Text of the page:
Last night was a dear friend’s 30th birthday party. The theme was “Saying Goodbye to Her Roaring 20’s,” which meant figuring out a little themey dress-up! I did some hunting around Pinterest for inspiration, and realized quickly that if I wanted to do finger waves, I was going to need a lot of time and practice. And long clips, which I don’t have. So I decided to just use hot rollers and whip together a headband. Easy-peasy!
I did a search on Pinterest for “20s headband,” and these popped up:
Sparkles, feathers, and leaves are the main ingredients!
I love the look of ornate frames, but I VERY STRONGLY DISLIKE the typical aged-bronzey goldish finish. Case in point:
A bronze mirror, begging for a makeover.
However, it’s a super easy fix. Hint: it rhymes with “Schpray Schraint.”
I’ve been meaning to post these a while back, but I figure since Mother’s Day is coming up (hint…hint), I figured this would be a timely post!
I figured out an easy way for your young’n to help make a legible greeting card for any occasion, and it’s quick! You don’t need any artistic skill whatsoever, just a little patience to let the paint dry. The pictures are from a farewell gift for one of my daughter’s teachers. She was wonderful, and was leaving daycare to pursue her advanced degree.
Even very young children can make a legible card!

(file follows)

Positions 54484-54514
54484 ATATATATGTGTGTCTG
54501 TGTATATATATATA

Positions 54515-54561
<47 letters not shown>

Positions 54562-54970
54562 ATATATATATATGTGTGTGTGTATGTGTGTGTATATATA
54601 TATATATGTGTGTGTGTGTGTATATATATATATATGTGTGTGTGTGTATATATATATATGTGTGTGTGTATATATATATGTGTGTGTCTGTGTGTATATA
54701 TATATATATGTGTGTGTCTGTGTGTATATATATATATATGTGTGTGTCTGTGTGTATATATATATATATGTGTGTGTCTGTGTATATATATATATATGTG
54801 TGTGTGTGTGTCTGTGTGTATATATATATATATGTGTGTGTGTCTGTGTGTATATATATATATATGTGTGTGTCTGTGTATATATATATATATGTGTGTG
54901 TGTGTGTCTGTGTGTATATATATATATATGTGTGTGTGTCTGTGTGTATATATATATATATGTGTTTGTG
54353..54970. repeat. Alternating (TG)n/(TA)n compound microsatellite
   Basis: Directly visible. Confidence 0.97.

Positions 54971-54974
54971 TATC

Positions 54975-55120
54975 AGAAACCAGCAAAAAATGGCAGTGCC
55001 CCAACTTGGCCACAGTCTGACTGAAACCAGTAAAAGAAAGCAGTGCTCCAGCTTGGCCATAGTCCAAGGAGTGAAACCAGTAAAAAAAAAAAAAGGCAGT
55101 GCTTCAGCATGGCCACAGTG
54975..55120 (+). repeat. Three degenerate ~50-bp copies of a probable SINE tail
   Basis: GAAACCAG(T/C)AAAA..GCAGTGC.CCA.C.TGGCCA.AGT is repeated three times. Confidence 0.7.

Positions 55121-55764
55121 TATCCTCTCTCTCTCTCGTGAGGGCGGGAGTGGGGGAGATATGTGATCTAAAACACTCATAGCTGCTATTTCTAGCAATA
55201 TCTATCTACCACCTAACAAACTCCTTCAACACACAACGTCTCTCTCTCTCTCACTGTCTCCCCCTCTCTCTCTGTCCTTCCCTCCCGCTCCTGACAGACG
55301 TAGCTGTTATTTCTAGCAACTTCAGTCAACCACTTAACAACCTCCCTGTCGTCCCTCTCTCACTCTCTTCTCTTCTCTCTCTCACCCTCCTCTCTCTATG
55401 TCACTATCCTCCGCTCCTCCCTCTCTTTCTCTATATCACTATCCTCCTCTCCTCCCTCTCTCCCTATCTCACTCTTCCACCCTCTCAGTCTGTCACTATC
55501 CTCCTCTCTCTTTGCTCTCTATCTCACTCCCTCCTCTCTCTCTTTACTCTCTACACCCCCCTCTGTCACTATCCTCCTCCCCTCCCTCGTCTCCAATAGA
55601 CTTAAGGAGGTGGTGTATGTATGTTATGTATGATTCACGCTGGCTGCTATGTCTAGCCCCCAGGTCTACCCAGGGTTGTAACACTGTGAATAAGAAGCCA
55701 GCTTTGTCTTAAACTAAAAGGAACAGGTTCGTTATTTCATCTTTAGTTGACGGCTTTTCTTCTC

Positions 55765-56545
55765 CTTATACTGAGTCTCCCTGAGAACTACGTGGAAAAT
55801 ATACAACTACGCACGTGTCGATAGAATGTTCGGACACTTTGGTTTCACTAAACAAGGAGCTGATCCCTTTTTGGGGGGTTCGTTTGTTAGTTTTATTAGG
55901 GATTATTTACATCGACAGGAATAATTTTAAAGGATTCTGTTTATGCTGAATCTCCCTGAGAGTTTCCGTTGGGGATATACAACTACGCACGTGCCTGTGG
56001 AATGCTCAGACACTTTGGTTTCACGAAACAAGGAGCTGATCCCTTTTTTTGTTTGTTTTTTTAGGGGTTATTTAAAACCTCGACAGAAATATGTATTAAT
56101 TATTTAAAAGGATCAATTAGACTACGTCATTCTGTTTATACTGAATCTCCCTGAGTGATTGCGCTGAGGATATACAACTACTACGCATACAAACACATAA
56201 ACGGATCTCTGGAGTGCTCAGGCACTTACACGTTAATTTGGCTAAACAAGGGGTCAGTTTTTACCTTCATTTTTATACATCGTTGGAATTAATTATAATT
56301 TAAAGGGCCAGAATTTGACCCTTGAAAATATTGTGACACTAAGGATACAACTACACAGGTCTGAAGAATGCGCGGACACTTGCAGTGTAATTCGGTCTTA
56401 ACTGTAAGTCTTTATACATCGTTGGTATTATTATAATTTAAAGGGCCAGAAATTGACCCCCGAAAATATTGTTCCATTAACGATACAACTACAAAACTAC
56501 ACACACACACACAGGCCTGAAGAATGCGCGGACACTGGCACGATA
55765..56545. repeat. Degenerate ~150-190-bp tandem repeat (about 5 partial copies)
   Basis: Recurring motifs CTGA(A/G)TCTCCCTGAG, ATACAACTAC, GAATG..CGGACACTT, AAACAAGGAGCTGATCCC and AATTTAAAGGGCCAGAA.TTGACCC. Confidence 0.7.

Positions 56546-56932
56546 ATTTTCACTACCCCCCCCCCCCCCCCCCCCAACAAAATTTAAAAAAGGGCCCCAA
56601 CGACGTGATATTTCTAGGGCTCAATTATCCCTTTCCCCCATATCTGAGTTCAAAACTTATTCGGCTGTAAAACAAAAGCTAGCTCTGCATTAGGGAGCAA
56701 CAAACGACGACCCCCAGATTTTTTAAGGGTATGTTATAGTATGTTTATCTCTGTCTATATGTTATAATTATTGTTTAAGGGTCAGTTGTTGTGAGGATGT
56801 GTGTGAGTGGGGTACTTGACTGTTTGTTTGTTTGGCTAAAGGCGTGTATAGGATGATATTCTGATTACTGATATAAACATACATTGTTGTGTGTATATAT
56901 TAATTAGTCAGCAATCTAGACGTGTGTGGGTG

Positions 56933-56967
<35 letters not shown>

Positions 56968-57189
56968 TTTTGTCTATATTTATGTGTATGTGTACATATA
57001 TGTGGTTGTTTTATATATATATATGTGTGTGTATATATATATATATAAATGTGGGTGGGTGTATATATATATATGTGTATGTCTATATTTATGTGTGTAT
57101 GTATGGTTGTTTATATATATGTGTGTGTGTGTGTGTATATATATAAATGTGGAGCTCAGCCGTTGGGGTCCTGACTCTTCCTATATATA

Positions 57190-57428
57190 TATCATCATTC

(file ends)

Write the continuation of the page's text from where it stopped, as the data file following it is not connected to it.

I’ve posted about our crazy garden before. The previous homeowners were very conscientious organic gardeners and had worked their way up to a self-sustaining edible and flowering garden. It was amazing when we first saw the house, then it quickly became a tangled, invasive jungle. I mean, kale growing 6′ tall. Bushels of flowering broccoli (aka, beyond edible). And then the morning glory, wisteria, alstrumeria, Chilean jasmine, midnight berries, and others that were just TAKING OVER. (Doesn’t it sound like I know something about plants? I don’t. I just fake it.)
I thought I could handle it myself. So I pulled, chopped, yanked for about 12 hours straight. And managed to tweak my neck to immobility for a week. Fail. Oh, and all that overgrowth came back in a few weeks! Plus some!
Thankfully the City allows free yard waste disposal.
It’s been birthdaymania at our house this month. My husband and I celebrate birthdays 3 days apart, then 2 weeks later, we have the kiddo’s big day. In my life, birthdays have always been a Very. Big. Deal. My mom would bring us McDonald’s at school to have a special lunch with us on the day, and she always planned fun parties for us, regardless of our age. In fact, I just found the tape (yes, cassette) of MY 4th birthday party, where our favorite kidertainer, Audrey, brought her guitar and sang to us. Unfortunately, I need to hunt down a cassette player to hear it, but how cool is that?
On top of wanting to make it a special day, we weren’t able to have a 2nd birthday because kiddo came down with some mysterious contagious rash/virus thing that caused a 1 1/2-week quarantine. We still baked cupcakes together and opened presents, but there’s something about having friends over, singing over candles, and just making the birthday girl feel special. So this year, I wanted to incorporate some of her favorite things into the party: the ocean, the color purple, and chocolate cake.
I did a lot of digging around and couldn’t actually find much information on activities for a 3rd birthday party. There’s a ton of inspiration out there (ahem, Pinterest) on setting a pretty snack table, but little kids don’t eat a lot, so putting that much effort into overdone treats didn’t seem worth it. So I’ll share our experience and hope it helps you plan your party for your little one(s).